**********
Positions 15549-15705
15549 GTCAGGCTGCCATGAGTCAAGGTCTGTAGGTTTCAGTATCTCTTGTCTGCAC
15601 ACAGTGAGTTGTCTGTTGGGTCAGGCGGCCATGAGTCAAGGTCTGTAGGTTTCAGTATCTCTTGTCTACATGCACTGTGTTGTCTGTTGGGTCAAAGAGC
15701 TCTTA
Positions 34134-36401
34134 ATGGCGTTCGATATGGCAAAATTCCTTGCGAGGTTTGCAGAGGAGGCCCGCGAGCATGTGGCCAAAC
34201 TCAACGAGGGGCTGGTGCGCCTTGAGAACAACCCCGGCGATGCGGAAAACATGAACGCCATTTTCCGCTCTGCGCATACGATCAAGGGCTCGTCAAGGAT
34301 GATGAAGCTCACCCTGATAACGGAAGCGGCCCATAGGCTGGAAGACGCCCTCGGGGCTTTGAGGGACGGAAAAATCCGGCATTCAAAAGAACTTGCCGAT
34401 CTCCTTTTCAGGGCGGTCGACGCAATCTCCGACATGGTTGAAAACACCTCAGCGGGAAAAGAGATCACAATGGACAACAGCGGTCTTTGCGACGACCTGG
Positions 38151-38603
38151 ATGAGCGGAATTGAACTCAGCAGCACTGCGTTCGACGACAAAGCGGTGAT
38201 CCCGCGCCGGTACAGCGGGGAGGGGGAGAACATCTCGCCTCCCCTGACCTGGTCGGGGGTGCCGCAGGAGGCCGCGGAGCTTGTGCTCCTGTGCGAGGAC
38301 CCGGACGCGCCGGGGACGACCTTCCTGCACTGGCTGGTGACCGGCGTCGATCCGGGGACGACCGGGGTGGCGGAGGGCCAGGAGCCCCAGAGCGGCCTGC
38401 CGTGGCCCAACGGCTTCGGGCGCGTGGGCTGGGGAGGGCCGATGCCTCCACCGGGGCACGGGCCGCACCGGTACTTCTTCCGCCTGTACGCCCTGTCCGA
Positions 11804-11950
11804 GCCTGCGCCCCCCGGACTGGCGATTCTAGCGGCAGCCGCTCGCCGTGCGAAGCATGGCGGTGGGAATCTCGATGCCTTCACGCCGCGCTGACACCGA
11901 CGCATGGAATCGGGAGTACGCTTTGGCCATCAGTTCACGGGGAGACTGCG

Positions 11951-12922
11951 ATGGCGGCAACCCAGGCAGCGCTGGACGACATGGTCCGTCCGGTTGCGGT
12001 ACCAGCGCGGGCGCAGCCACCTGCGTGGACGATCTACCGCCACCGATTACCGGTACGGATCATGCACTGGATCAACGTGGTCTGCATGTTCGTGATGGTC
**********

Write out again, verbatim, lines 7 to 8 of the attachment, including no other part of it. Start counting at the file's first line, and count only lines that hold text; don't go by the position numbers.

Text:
34201 TCAACGAGGGGCTGGTGCGCCTTGAGAACAACCCCGGCGATGCGGAAAACATGAACGCCATTTTCCGCTCTGCGCATACGATCAAGGGCTCGTCAAGGAT
34301 GATGAAGCTCACCCTGATAACGGAAGCGGCCCATAGGCTGGAAGACGCCCTCGGGGCTTTGAGGGACGGAAAAATCCGGCATTCAAAAGAACTTGCCGAT